Therapeutic Challenges in Chronic Spontaneous Urticaria


  • Mehmet Ünsel

Received Date: 21.10.2021 Accepted Date: 04.11.2021 Cyprus J Med Sci 2022;7(3):283-286

Chronic spontaneous urticaria (CSU) involves cutaneous symptoms of swelling, redness, and itching that persist for longer than 6 weeks. These episodes can continue for months or years, with a disease duration of 1 to 5 years on average. The prevalence of CSU is estimated to be 0.5% to 1%. Frequent recurring episodes of generalized urticaria and angioedema reduce the quality of life for those patients with CSU. Treatment with second-generation antihistamines is insufficient in 36.8% of patients, even at high doses. Although omalizumab (humanized anti-immunoglobulin IgE) is also indicated for the treatment of this condition and has been used to treat patients who are unresponsive to high-dose second-generation antihistamines, omalizumab therapy is ineffective in one-third of those cases. Therefore, the current conventional treatments, including omalizumab, still do not provide adequate relief for some patients with CSU. This review discusses the therapeutic challenges, off-label drug use, and combined drug therapies in CSU patients who do not respond to the current conventional drug therapy.

Cyclosporine and methotrexate may be beneficial in the management of CSU which is unresponsive to conventional treatments. The combined use of these drugs with conventional therapies may increase the effectiveness of the treatment in difficult-to-manage cases. Methotrexate may be an effective alternative to cyclosporine for those CSU patients who cannot tolerate cyclosporine due to its high incidence of adverse effects.

Keywords: Chronic urticaria, omalizumab, cyclosporine, methotrexate, treatment


Chronic spontaneous urticaria (CSU) involves cutaneous symptoms of swelling, redness, and itching that persist for longer than 6 weeks. These episodes can continue for months or years, with a disease duration of 1 to 5 years on average. The prevalence of CSU in the population is estimated to be 0.5% to 1%, and it is more common in women. Although onset can occur at any age, it is more common between 20 and 40 years of age.1 Therefore, it is generally a serious health problem for adults. In a substantial proportion of patients (33%–67%), urticaria is accompanied by angioedema. Frequently recurring episodes of generalized urticaria and angioedema impair the quality of life in patients with CSU.1

Treatment of Chronic Urticaria

The recommended first-line treatment for CSU is second-generation antihistamines. Antihistamines are effective, inexpensive, and can be taken up to 4 times a day. However, a proportion of CSU patients do not respond to standard or high-dose antihistamines. A meta-analysis of responses to antihistamine therapy in CSU showed that 38.6% of patients responded at standard doses and 63.2% of those who were unresponsive to the standard dose responded after up-dosing.2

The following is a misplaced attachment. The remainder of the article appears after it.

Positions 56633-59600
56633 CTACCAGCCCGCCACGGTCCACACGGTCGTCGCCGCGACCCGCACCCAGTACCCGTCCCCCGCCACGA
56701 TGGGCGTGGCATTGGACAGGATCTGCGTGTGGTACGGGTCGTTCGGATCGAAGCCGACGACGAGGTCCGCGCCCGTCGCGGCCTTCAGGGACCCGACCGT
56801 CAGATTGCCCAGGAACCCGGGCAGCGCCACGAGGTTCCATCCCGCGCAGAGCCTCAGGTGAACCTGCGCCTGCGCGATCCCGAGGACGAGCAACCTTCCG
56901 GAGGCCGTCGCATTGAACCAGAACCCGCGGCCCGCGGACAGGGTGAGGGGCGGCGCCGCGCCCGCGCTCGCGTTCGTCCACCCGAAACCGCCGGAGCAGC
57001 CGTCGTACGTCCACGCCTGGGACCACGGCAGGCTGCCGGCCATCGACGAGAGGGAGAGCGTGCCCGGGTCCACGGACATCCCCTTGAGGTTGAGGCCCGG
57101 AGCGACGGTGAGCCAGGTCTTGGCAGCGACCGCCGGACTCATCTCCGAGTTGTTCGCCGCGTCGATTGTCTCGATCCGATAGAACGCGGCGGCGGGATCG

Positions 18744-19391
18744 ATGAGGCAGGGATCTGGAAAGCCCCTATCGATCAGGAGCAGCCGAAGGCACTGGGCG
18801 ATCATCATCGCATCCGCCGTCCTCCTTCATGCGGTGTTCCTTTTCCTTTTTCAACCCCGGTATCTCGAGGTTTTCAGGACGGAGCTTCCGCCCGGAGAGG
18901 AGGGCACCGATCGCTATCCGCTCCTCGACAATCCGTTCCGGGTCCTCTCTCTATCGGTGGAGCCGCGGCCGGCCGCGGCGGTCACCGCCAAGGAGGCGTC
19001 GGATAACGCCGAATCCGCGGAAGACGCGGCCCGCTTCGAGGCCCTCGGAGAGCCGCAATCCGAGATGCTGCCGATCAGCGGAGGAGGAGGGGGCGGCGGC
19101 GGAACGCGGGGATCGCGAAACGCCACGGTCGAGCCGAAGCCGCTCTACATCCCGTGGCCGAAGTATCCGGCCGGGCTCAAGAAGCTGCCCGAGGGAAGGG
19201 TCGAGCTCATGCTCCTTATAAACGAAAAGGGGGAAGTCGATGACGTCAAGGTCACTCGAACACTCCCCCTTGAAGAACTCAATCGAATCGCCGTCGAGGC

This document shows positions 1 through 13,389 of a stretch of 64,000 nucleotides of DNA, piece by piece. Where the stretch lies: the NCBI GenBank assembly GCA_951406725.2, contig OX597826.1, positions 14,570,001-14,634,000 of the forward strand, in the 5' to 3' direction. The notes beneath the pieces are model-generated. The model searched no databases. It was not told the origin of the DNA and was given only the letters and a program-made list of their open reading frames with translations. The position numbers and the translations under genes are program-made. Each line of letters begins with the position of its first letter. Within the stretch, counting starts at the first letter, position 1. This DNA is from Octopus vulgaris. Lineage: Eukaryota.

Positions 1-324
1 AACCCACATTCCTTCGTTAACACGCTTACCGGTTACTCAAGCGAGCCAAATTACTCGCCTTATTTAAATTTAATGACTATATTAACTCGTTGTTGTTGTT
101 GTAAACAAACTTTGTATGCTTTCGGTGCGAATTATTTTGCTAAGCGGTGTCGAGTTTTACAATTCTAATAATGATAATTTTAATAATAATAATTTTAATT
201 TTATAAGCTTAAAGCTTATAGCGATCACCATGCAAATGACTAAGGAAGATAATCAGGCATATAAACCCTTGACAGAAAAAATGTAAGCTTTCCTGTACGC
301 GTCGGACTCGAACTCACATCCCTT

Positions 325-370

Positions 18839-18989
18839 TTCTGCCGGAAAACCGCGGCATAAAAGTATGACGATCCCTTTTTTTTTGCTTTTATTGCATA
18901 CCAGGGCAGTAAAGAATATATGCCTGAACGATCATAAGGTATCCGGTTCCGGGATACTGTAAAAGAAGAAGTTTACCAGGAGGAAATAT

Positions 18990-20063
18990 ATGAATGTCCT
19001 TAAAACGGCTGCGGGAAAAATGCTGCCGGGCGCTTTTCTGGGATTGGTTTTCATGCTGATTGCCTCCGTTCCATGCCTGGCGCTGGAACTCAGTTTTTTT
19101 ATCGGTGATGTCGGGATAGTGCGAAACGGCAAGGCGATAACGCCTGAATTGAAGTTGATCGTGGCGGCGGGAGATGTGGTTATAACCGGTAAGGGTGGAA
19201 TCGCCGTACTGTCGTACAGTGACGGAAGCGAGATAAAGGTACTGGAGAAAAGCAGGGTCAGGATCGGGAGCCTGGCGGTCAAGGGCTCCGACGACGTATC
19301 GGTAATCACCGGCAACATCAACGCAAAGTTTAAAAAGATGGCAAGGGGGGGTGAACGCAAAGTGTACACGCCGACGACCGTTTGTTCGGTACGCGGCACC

For those patients who do not respond to antihistamine up-dosing, omalizumab (humanized anti-immunoglobulin IgE) is added to the treatment at a standard dose of 300 mg subcutaneously every 4 weeks.3 Despite the favorable safety profile of omalizumab, at the standard dose, it is also ineffective in approximately one-third of patients.4 For this reason, the search continues for new monoclonal anti-IgE antibodies which may be more effective in those CSU patients who do not respond to the available treatments.

Ligelizumab is another humanized recombinant monoclonal anti-IgE antibody, like omalizumab. However, as it has a 50-fold higher IgE binding capacity than omalizumab, ligelizumab more potently suppresses IgE-mediated mast cell degranulation.5 In a phase 2b trial of ligelizumab by Maurer et al.6, patients received 3 different doses of ligelizumab (24 mg, 72 mg, and 240 mg) and omalizumab 300 mg at 4-week intervals. At the end of 12 weeks, a complete response was observed in 30%, 44%, and 40% (respectively) of those patients treated with ligelizumab and 26% of the patients treated with omalizumab. Although the frequency of adverse events was similar to that with a placebo and omalizumab, injection site reactions and injection site erythema were more common in those patients who received 72 mg and 240 mg ligelizumab. The efficacy of omalizumab was lower in that study than in many previous studies. In placebo-controlled phase III trials, 43%–48% of CSU patients who received omalizumab 300 mg every 4 weeks showed a complete response.7-9 The results of the phase III studies were later supported by real-life studies of omalizumab at standard doses (300 mg every 4 weeks). Complete response rates of 47.2% and 55.6% were reported in two different real-life studies of omalizumab.10,11 According to the results of the real-life studies10,11 and phase III trials,7-9 ligelizumab seems to have similar effectiveness to omalizumab in CSU. Head-to-head studies with large patient samples are needed to clarify whether ligelizumab will be more effective than omalizumab.

Off-Label Treatments for Chronic Urticaria